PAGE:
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Re: Internet Car Buying- Lessons Learned

Postby mike143 » Sat May 26, 2012 8:13 am

Nothing is free, someone pays...You can't spend your way to financial freedom.
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Re: Internet Car Buying- Lessons Learned

Postby leonard » Sun May 27, 2012 7:00 pm

ScottW999 wrote:I have used the Costco Car Buying Service twice over the years. Both times the out the door price was lower than Edmund's and absolutely no hassle.


I had the opposite experience trying to buy a Prius in the Seattle area via the costco program. Initial quote from the costco dealer was the second highest. In the end, the costco quote ended up being the highest of all the final quotes.

Unfortunately, costco does not offer the lowest price on everything - autos being a prime example - and it pays to price things beyond costco.
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Re: Internet Car Buying- Lessons Learned

Postby magellan » Wed Nov 21, 2012 9:49 pm

<Warning - old thread resurrected >

I thought I'd update this old thread with my experiences buying a new Toyota RAV4 for my wife. I did an email blast to 6 dealers requesting a price with specific requirements. The result was an out the door price several hundred dollars below what I thought was the best case.

Since the Rav4 is at the end of the model year and is about to be reintroduced with a new design, the deals may have been slightly better than normal. OTOH, DW had very specific requirements for colors and the inventory was a bit limited.

I ordered the fightingchance.com pricing report that's been mentioned here a few times. It was interesting and I'd probably buy it again, but it wasn't really necessary. I was a price taker on this deal and not a price maker. The report did offer peace of mind that I got a very good deal.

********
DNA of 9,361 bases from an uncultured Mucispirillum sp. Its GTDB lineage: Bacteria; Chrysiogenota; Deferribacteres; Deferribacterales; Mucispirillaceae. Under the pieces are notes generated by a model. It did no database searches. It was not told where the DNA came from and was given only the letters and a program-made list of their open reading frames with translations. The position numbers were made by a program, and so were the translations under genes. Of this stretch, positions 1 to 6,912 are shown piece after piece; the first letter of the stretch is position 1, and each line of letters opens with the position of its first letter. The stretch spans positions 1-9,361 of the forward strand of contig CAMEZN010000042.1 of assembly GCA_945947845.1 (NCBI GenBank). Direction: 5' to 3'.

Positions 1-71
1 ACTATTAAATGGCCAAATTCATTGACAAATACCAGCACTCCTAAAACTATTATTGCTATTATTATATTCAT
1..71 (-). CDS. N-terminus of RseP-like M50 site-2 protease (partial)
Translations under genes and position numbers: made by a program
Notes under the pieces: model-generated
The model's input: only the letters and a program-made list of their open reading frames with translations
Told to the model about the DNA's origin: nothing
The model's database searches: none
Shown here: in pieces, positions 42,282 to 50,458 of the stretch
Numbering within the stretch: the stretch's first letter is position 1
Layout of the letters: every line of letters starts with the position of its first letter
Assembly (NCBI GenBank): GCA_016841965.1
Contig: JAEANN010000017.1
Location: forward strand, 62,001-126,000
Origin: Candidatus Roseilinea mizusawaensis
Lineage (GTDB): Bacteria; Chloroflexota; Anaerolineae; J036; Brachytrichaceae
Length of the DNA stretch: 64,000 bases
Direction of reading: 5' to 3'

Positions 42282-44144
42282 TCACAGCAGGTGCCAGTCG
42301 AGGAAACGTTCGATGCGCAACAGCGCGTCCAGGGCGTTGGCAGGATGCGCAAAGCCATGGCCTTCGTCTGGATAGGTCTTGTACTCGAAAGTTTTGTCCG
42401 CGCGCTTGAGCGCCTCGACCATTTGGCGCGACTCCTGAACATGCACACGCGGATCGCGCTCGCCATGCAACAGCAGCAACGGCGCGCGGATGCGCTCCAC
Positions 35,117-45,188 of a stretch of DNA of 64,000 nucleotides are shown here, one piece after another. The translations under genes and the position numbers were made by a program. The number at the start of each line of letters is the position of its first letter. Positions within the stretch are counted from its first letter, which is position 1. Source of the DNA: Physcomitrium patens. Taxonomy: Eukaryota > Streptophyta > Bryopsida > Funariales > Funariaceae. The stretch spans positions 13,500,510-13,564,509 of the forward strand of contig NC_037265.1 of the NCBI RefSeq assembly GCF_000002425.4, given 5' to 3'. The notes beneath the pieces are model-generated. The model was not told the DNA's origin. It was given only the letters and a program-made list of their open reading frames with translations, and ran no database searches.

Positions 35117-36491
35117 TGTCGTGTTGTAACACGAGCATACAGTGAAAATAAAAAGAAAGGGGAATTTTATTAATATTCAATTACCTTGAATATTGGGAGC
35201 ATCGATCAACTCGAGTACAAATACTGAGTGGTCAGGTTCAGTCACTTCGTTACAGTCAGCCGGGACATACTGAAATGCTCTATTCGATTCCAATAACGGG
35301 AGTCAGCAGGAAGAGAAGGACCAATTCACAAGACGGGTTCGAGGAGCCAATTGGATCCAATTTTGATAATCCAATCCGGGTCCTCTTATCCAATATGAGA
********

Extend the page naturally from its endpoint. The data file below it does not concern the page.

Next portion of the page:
I contacted 6 dealers within about 75 miles whose online inventory showed a vehicle in stock that met our specs.

Dealer 1 $31,305 MSRP -> $27,520 OTD ($3,785 off MSRP)
Dealer 2 $31,700 MSRP -> $28,200 OTD ($3,500 off)
Dealer 3 $31,700 MSRP -> $28,900 OTD ($2,800 off)
Dealer 4 $30,651 MSRP -> $27,630 OTD.(V6 sport instead of limited?)
Dealer 5 unknown MSRP -> $29, 650 OTD (vin for limited V6 w/backup cam, didn't list MSRP)
Dealer 6 -> never responded to my original request, but did send a followup email asking me to rate the experience???

So it seems that the Internet email blast approach is still alive and well. Overall, it's probably the best way to get a new car for the best price with the least hassle.

Jim
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Re: Internet Car Buying- Lessons Learned

Postby mikep » Wed Nov 21, 2012 9:59 pm

I've done it this way as well. www.carbuyingtips.com has some great advice.
One thing is, starting 2 weeks in advance, some dealers offers "expired in 72 hours" so keep that in mind as well. I guess its their version of hardball.. of course you can move on to the next dealer if you want.
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Re: Internet Car Buying- Lessons Learned

Postby hudson » Thu Nov 22, 2012 8:38 am

CarlZ993 wrote:This sounds similar to the car buying system I've used before: http://www.fightingchance.com/

I test drove several vehicles (Fit & Civic) at a local dealership. I told them that I would shop around and get some quotes. I'd give the dealership an opportunity to meet or beat my best quote (they didn't). I contacted by phone the sales managers of about 12 dealerships within 160 miles of my home. I let them know that I was going to buy a Civic that month (gave them about a week before the end of the month). Lots of emails quotes and re-quotes occurred. I let each dealership know where they stood in the bidding process. Most didn't try to go lower than their original bid. One undercut the best bid on the day I was scheduled to pick up the car. I had to drive 70 miles to pick it up... but I got a great price. It helped that I was shopping around at the end of Oct 2008 (deep in the Great Recession). Anyway, the dealership earned essentially no money on my purchase... not even the hold back.


I also used Bragg's Fighting Chance information/strategy to purchase my last car. It's not unlike the OP's strategy....but you have more knowledge and tools. For around $40, he'll send you the scoop on the vehicle you picked out....prices that people paid for that model...using his strategy...in your area and US wide. He'll coach you through the document he sends you...and by phone if you want. If you read through Bragg's information, you'll understand how manufacturers and dealers think or work. He'll also let you know if your dream vehicle is one where his strategy won't work.